Then from the cloud came a voice that said, “This is my chosen Son; listen to him.”
The Evangelists give us much graphic detail about the "transfiguration" of Jesus, and the Epistle of Saint Peter confirms the story. It was a key moment in Jesus' ministry and the Church underlines its importance not only with this mid-summer feast but also by its reading every year on the Second Sunday of Lent.
I never noticed till now that Jesus said nothing throughout the incident, unless it was in conversation with Moses and Elijah. The gospels say he "went up the mountain to pray" and "while he was at prayer." They tell us of his appearance: his face changed... and his clothing became dazzling white.
We hear the voice of Peter and the response of the "majestic glory," but Jesus said nothing until it was all over. In Luke's account, which we hear today, he offers no explanation or warning about the incident. Peter, James and John fell silent and did not at that time tell anyone what they had seen.
Sometimes it's better to say nothing. In the early days of the Church unbaptized catechumens might prepare for two or three years for their baptism with no clue about the rituals of Baptism, Eucharist and Confirmation. Only after they were submerged in water, anointed with oil and given bread to eat and wine to drink were they told what those symbols meant.
Isn't it fascinating that Jesus said nothing on Mount Tabor? For a man who seemed to take command of every situation, he was strangely passive during this incident.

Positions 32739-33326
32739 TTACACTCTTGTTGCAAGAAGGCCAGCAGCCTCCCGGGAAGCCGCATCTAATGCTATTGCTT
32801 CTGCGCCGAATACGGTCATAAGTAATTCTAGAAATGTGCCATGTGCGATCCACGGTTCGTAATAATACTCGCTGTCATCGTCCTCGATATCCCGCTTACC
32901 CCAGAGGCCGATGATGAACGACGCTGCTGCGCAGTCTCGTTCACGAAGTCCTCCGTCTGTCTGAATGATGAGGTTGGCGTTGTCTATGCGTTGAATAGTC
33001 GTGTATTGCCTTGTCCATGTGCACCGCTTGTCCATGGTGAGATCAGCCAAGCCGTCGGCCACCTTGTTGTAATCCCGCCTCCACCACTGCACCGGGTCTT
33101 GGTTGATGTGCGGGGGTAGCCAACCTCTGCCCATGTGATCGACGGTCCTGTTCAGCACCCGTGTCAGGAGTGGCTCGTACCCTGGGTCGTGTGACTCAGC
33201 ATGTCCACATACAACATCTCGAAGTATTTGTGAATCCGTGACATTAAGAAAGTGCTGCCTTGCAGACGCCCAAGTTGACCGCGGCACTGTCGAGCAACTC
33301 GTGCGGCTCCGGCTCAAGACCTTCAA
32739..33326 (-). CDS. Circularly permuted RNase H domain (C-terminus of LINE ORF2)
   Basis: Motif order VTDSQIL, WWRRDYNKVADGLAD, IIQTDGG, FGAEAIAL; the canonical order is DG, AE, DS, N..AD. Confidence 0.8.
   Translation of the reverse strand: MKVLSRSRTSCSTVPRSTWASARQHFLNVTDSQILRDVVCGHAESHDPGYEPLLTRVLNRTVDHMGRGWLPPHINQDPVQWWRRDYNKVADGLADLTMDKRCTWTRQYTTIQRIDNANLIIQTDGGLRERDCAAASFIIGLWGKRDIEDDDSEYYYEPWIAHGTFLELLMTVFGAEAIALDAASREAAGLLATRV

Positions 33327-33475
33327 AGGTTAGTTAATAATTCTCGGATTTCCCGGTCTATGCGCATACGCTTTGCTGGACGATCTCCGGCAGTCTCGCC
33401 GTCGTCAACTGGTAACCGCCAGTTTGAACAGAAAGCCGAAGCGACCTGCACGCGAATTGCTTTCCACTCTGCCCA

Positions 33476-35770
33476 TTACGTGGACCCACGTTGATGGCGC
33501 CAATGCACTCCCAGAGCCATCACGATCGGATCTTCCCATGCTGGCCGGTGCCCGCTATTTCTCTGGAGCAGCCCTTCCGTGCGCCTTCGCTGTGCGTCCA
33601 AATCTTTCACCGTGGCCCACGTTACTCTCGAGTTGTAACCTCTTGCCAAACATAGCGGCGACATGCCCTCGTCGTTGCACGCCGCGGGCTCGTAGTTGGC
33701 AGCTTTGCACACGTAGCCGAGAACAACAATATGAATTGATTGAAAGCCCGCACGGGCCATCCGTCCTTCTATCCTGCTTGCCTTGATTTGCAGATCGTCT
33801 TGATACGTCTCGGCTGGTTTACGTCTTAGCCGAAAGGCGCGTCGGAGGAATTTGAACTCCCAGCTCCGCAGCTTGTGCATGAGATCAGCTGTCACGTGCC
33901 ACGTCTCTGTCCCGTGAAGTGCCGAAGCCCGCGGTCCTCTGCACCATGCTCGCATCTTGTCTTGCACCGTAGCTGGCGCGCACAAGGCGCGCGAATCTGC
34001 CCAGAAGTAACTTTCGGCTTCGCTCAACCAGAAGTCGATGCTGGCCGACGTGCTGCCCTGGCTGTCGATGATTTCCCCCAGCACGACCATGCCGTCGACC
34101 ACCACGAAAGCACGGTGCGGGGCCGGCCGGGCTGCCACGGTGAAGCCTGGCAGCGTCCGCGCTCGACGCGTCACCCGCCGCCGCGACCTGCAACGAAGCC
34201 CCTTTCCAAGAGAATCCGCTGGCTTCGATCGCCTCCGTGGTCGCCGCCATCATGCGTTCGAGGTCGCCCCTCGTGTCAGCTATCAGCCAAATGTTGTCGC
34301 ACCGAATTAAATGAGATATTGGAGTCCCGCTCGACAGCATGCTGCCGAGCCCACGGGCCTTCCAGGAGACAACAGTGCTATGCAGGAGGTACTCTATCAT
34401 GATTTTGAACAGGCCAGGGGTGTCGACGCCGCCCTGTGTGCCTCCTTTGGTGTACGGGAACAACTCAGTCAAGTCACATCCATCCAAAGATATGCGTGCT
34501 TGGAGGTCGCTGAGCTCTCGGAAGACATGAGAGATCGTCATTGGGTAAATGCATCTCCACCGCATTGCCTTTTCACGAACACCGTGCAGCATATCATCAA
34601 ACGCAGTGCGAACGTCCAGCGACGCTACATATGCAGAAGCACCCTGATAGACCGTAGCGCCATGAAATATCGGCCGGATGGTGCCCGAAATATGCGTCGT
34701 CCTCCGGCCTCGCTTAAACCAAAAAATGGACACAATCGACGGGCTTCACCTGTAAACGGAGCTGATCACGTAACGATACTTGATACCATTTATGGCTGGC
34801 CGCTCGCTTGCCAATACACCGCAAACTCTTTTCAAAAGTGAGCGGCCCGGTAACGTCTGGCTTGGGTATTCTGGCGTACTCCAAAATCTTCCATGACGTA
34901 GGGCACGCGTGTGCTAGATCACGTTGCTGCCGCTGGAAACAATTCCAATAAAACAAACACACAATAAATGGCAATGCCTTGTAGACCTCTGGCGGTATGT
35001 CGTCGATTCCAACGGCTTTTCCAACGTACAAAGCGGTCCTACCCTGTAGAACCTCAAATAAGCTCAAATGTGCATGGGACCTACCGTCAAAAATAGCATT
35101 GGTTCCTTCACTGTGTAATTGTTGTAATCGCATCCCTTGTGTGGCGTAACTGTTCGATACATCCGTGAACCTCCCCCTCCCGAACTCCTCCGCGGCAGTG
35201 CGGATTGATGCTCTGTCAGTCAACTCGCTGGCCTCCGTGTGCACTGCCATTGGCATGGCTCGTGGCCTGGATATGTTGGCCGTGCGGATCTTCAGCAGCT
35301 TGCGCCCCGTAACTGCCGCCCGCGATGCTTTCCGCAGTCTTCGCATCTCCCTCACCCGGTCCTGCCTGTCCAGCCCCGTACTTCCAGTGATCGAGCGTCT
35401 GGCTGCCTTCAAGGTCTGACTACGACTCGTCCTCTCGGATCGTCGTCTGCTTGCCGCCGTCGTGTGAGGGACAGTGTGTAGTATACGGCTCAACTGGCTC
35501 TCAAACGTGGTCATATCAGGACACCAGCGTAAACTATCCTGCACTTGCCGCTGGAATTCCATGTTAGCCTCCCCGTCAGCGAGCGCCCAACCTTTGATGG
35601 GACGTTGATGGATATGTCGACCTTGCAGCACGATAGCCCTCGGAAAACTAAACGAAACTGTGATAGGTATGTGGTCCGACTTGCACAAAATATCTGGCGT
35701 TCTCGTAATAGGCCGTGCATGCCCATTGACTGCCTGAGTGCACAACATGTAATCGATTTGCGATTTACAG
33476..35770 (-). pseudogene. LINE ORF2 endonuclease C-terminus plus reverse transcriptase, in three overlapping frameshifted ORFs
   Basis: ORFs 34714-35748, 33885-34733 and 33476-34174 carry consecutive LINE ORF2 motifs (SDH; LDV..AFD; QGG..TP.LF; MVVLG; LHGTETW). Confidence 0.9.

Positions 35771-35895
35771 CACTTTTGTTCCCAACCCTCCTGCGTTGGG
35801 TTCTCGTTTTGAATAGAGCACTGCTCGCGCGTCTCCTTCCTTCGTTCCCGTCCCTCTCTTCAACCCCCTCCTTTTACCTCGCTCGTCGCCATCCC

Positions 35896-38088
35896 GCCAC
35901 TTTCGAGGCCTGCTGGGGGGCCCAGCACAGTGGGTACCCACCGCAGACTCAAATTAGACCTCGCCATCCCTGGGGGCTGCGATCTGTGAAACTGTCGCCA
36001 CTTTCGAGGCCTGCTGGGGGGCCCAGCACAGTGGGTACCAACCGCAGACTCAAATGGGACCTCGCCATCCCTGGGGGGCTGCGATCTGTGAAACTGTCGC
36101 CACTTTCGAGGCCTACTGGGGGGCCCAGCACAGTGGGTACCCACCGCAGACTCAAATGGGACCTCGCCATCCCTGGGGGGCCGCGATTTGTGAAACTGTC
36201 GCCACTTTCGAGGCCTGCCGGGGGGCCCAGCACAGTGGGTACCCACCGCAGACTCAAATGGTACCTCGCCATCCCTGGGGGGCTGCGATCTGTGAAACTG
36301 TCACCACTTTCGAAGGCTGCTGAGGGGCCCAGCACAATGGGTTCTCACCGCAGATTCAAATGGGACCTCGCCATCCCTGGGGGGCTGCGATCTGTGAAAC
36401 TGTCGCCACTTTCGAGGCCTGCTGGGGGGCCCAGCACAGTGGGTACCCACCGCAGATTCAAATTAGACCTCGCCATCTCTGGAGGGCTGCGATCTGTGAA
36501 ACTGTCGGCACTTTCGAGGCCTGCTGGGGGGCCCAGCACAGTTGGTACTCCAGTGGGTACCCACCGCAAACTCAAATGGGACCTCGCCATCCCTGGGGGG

I'm sure a thousand people could draw two thousand different meanings from his passivity. Here's what comes to me: Jesus was sent by the Father to gather us to the Father. When the Father addressed Peter, James and John, Jesus could add nothing more. After "Listen to him!" what could he say?
Although we insist upon the equality of the Father, the Son and the Holy Spirit in the mysterious Trinity of God, we should remember that the Father is the origin of all goodness. He has authorized the Son with our salvation and sent him to us. In his silence Jesus reminds us of the essential virtue of obedience. To be saved we fall submissive to Divine Authority; we let the Word and the Spirit take hold of our desires, needs, thoughts, words and deeds.
If, occasionally, we see God's activity around us in which we are simply witnesses -- as was Jesus on Mount Tabor -- we simply watch. If we say anything it might be "Amen!"
Saint Luke tells us that Moses and Elijah were discussing the "exodus that he was going to accomplish in Jerusalem." Jesus was again strangely passive throughout his passion and death. He had intentionally walked into the trap; once it was sprung he "submitted and opened not his mouth.
In his silence there is much to ponder.